One of Lockwood’s “lifestyle” egg freezing patients, “Lucy” (not her real name) agrees – with some reluctance – to talk anonymously over the phone. Not, she says, because she is ashamed of what she has done, but because she is a “private person”. Lucy, 40, a worker in the IT industry in the Midlands, is one of an estimated 100 British women who have had their eggs frozen because they eventually want a child but are not in a relationship.

Her scenario is straight out of Dr Lockwood’s casebook. At 28 she met the man with whom she thought she would have children. They never quite got round to it, and when she was 35 the relationship broke up unexpectedly. She decided to have her eggs frozen two years ago, at 38, after seeing television coverage of the Perry family. Now 12 of Lucy’s eggs are stored at the Midland clinic. She admits that she does not know if they will ever be fertilised. “There is no guarantee I am going to meet somebody,” she says, “I just think that if there are options available that can put you in a position where you have a choice, I’m all for it. I wanted the pressure taken off me because time was running out.”

The procedure was harmless, she says, although her views on it seem mixed: “I can’t even remember it now. It must be like childbirth – you forget about it as soon as you’ve got your baby. People are scared of the pain of giving birth, but it’s something you just do. You put yourself in that position because the end result is what you want. I remember being at home for a couple of days, feeling uncomfortable and quite weak. But it was nothing, really.”

The likelihood of Lucy’s efforts resulting in a live birth is small: “I can’t remember the percentage they gave me, but I know it wasn’t very high. It didn’t bother me because I had no other choice.” There are other issues, questions she can’t answer. Will she meet a man within the 10-year storage limit? (Although she could apply for an extension past the age of 48, and even give birth after the menopause.) If not, does she go down the sperm donor route? Until what age is she prepared to wait? She just doesn’t know.

In the meantime, it seems egg freezing is being recommended by health professionals in the US as an insurance policy for women in their mid-20s. Kristina Cashion, 27, a law student from Houston, Texas, popped up on one of hundreds of US internet fertility forums. We spoke over the phone. She went for a routine check-up at her doctor’s last year: “As I’m lying back on the exam table, the nurse says, ‘I want to talk to you about possibly harvesting some of your eggs and getting them frozen. Because with the career you’ve chosen, it could be many years before you have time to have a child and your fertility will cut in half by the time you’re 30.'”

Cashion, who is getting married this year and plans a family eventually, was horrified. Worse, one of her law professors told her the nurse’s concerns were legitimate and that she, too, wanted to let her students know they “cannot put off having children indefinitely”. At a later check-up, another doctor reassured Cashion it was “nothing to be concerned about at this point in life”. Still, it has become a hot topic on campus. Cashion says half her friends have investigated the cost of egg freezing (although she doesn’t know anyone who has gone through with it).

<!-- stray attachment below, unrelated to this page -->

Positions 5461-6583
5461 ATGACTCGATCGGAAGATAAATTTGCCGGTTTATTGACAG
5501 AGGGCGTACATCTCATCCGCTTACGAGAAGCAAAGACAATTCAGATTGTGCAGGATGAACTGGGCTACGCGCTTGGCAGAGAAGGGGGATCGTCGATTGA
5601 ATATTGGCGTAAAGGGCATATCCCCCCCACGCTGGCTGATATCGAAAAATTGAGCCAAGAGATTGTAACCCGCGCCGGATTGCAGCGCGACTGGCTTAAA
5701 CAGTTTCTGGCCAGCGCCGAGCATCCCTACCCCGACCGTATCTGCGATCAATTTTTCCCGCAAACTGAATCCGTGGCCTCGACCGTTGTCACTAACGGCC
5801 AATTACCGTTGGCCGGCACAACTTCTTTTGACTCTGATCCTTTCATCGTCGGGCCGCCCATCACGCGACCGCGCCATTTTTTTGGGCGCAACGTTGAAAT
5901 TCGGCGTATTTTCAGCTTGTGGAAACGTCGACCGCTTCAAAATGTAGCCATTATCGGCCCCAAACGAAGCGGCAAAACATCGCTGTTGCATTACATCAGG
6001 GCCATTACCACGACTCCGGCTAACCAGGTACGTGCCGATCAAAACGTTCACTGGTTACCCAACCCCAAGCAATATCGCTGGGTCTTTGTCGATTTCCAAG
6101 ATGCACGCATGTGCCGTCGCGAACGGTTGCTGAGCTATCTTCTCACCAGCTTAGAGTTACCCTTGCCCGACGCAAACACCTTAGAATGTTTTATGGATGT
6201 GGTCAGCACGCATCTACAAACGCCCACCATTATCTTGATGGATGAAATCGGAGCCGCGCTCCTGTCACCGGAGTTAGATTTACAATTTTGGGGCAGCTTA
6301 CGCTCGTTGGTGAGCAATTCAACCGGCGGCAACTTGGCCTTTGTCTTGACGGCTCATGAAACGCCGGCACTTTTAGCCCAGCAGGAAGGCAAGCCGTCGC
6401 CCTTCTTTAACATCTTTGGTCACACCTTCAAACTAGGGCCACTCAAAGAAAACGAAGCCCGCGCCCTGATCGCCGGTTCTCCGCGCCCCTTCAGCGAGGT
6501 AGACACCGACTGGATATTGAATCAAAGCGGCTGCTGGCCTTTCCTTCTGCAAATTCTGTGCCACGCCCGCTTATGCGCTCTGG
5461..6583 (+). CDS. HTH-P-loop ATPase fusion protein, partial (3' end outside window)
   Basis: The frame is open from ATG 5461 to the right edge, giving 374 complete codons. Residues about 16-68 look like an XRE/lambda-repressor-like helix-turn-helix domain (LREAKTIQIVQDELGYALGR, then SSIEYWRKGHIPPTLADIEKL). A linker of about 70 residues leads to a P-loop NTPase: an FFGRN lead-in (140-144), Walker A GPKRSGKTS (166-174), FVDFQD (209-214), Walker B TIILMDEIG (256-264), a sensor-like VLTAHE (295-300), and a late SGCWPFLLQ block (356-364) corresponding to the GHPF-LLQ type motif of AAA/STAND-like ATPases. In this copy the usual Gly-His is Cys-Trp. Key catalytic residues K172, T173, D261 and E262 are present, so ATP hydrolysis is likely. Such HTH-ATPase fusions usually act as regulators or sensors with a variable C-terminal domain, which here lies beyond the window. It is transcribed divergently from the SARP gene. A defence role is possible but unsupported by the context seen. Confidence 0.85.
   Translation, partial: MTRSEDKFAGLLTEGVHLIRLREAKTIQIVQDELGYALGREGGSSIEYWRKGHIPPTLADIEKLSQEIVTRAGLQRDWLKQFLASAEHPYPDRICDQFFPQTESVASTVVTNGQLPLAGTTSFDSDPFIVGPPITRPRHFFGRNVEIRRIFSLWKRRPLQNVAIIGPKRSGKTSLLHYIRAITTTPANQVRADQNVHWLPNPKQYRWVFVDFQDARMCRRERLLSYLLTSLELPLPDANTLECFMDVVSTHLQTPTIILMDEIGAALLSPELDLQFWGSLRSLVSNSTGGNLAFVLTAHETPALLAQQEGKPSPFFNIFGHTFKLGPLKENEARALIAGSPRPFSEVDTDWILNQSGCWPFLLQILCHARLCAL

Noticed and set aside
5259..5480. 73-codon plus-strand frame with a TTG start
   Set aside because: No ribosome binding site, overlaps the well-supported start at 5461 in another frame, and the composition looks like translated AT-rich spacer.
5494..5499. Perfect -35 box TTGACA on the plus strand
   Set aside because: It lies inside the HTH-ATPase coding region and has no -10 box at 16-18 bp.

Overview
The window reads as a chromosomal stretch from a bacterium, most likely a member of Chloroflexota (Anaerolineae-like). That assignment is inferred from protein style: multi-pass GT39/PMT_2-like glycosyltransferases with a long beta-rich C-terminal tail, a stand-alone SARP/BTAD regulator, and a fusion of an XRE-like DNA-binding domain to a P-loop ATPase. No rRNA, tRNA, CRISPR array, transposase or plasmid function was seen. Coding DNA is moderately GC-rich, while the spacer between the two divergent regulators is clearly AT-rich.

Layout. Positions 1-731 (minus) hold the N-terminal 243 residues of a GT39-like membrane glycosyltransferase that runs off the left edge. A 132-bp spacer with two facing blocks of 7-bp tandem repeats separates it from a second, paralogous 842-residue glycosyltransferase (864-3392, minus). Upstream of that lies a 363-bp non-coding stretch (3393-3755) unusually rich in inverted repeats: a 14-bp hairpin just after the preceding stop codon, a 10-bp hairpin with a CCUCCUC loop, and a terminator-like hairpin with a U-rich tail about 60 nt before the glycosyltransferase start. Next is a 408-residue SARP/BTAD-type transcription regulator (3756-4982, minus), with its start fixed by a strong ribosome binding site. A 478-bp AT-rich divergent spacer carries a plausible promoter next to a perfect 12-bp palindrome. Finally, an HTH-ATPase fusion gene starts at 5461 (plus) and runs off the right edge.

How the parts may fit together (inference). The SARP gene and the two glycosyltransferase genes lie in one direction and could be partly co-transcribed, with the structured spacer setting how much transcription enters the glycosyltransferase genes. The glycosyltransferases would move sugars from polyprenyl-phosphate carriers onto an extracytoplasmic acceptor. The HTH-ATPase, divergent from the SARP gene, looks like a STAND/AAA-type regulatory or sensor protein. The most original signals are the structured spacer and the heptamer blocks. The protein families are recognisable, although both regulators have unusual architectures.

So how prevalent is “lifestyle egg freezing” worldwide? There are no statistics, only estimates. Of the half-dozen UK clinics that would confirm they offer the service, four said they receive more inquiries from the media than from potential patients. But according to the January discussion on the future of fertility freezing at the Science Media Centre, that will soon change. Dr Simon Fishel, director of the Care Fertility centre at the Park hospital in Nottingham, concluded at the briefing: “What’s going to happen – and we’re going to make it happen – is that a lot of people will start using IVF who don’t have a fertility problem. It will take a few years to come about, but that paradigm shift will happen.”

On the US website of Extend Fertility, thirtysomethings with model looks queue up to proclaim their relief at having their “best” eggs in storage. Megan, 36, acupuncturist, Seattle: “It is an empowering process.” Alexandra, 34, sales executive, Boston: “If you’re over 33 and involved in a fast-track career, you must consider this now. You will never regret having frozen eggs, but you could seriously regret not having preserved them when you had the chance.” Amanda, 39, finance executive, San Francisco: “Doing this gave me the courage to wait for true love.”

Christy Jones, 35, of Boston’s Extend Fertility, became her own first client when she had her eggs frozen two years ago: “I imagine we will see the first baby born as a result of elective egg freezing sometime in the next two years.” But this is a spurious prediction. Despite having had had more than 1,000 inquiries since June 2004, Extend Fertility has frozen the eggs of around 120 women, with 40% of these classified as “elective” or lifestyle egg freezers. That’s 48 candidates – hardly a revolution. (If the other US clinics have a similar take-up, we are talking about a few hundred women, compared with more than 4 million babies born in the US in 2004, according to the US census bureau.)

Dr Gillian Lockwood, however, has a powerful argument in favour of the technique. As IVF use increases anyway, surely it makes more sense to plan for what’s really going on in women’s lives, rather than bury our heads in the sand? “As a doctor, I would much rather try to help a 40-year-old get pregnant with her own eggs that she had frozen when she was 30. You have a statistically much better chance using a 30-year-old’s eggs; a 40-year-old’s eggs don’t implant well… It’s the age of the egg that determines the quality – it’s nothing to do with the age of the uterus.”

Dr Porcu, of course, disagrees. She finds this kind of family planning depressing: “To say when you are 30, ‘Probably in 10 years I will need IVF so I’ll freeze my eggs,’…” Her voice trails off. She is rendered speechless by the idea. “I don’t think women should trust this. Not – and I want to be precise – because of the technique itself. It works. But to trust this technique for the planning of your reproductive life… Well, I am a bit perplexed by the idea.” Suddenly she realises the one application it does have. She laughs. “Hmm, I think this is a way for doctors to earn money.”